“This is new for me, as things go,” Fraser quipped as he held his award. “Normally, I’m the guy at the podium who hands these things out. And I got pretty good at it. The trick is: Left-hand hold, right-hand shake.”
Fraser has earned rave reviews for his performance in The Whale, an adaptation of Samuel D. Hunter’s play about a 600-pound man grappling with the guilt of deserting his family while trying to reconnect with his daughter. The film also marks a major comeback moment for Fraser: Following his peak popularity in the early 2000s, he went through a divorce and grappled with injuries he suffered while performing stunts on The Mummy. In a 2018 GQ profile, Fraser also claimed he was sexually assaulted by Philip Berk, former president of the Hollywood Foreign Press Association, and said he believed he was blacklisted after raising the allegations to the organization (Berk has denied this).
While Fraser has picked up more work in recent years, he’s often been featured in ensemble casts, like the celebrated miniseries The Affair or Steven Soderbergh’s 2021 crime drama, No Sudden Move. While accepting the TIFF Tribute Award, Fraser noted that the accolades he’d received in the past have also come for his work in such projects, like when the cast of Crash won a Screen Actors Guild Award in 2004.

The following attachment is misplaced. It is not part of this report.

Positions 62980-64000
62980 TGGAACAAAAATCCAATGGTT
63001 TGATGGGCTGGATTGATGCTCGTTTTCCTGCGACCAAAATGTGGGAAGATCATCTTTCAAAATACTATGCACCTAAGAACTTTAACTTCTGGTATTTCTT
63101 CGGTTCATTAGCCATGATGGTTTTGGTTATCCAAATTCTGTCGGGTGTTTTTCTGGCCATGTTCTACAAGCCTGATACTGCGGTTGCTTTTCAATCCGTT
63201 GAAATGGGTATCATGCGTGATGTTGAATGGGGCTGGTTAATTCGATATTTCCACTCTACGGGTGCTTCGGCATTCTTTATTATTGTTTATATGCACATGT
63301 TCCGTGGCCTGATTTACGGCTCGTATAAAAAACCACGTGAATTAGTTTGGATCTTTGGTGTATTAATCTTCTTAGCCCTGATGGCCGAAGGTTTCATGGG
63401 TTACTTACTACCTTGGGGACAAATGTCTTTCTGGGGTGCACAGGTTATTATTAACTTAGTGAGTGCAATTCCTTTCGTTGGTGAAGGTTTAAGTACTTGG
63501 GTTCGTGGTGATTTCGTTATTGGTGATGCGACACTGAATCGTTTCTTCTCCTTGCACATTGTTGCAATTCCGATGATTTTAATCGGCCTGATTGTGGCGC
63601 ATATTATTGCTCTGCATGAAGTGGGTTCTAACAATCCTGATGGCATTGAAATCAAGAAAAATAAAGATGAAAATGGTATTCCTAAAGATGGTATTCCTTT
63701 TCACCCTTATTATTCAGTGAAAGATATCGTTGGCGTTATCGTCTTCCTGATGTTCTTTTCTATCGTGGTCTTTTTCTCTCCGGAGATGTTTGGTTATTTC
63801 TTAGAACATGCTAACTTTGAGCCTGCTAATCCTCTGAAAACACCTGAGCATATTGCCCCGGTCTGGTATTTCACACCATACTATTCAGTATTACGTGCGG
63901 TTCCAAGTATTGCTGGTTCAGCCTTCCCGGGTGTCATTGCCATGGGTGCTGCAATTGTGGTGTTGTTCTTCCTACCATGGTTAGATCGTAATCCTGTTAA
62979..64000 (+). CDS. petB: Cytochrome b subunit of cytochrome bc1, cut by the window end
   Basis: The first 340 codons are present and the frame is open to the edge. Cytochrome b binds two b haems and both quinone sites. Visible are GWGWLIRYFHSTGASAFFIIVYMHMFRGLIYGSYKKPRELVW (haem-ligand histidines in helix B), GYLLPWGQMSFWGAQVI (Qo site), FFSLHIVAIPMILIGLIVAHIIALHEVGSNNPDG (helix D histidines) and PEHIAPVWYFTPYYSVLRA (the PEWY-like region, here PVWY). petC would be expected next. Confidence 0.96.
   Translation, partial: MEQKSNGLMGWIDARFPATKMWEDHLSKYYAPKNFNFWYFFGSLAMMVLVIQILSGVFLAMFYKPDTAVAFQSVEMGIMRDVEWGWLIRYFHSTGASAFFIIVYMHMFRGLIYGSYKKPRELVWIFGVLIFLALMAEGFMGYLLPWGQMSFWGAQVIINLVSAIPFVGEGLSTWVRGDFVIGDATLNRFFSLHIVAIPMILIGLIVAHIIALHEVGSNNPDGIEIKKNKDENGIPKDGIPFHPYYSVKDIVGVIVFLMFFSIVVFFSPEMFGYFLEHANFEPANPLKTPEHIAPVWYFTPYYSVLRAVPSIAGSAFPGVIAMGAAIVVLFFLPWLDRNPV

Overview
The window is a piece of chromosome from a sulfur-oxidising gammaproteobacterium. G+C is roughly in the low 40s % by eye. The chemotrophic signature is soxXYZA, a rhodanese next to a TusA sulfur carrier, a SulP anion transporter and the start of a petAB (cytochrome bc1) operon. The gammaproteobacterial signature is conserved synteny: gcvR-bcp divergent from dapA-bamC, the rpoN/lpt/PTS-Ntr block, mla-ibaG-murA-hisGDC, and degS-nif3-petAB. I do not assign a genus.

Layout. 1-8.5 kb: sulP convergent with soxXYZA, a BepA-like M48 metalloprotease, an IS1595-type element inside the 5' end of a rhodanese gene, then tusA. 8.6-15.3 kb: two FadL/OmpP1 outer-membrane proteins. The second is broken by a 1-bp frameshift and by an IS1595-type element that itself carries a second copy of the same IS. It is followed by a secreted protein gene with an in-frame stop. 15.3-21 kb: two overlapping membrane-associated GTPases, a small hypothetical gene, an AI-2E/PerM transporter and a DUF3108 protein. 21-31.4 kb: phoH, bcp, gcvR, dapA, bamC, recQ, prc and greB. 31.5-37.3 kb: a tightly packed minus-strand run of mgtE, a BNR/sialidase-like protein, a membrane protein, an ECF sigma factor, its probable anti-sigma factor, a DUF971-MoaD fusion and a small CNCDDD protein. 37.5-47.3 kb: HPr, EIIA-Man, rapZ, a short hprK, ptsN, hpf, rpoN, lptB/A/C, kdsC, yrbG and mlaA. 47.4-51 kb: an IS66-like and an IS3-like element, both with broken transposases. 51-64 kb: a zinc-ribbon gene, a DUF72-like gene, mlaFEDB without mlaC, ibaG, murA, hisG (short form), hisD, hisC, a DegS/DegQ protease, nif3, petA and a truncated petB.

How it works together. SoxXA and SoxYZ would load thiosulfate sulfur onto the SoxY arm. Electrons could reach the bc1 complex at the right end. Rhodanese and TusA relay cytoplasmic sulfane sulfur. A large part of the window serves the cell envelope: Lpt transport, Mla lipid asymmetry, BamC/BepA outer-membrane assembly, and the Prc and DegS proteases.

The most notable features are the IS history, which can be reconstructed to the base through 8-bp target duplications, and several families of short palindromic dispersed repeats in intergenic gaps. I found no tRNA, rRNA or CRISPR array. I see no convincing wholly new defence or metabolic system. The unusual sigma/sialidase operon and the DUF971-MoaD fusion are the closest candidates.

“Apart from being part of some pretty impressive and talented ensemble casts, I think that the last time that I waited to hear my name called aloud to receive an award was in grade four,” Fraser joked. “And it was from the Pee Wee Bowling League.” He then noted a few moments later that the name on the plaque he received wasn’t even his.
Fraser went on to thank Aronofsky and Hunter for taking “a chance on me” by casting him in The Whale and spoke about the film as “a redemption story.” Though noting the extreme difficulties his character, Charlie, faces, he highlighted his ability to “see the good in others when they can’t see that in themselves.”
Fraser continued, “He can bring that out in them. And I am a firm believer that we need a little bit more of that in this world. Because, it’s the audience that gives cinema life. So I must thank you for keeping me in the job that I love, because it’s nice work if you can get it.”
Growing visibly emotional, Fraser added, “I just want you to know how deeply I appreciate this affirmation. Thank you, thank you for this Tribute Award — it means a heck of a lot more to me than a participation bowling trophy.” He then ended with a quote from Herman Melville’s Moby Dick, “I know not all that may be coming, but be it what it will, I’ll go to it laughing.”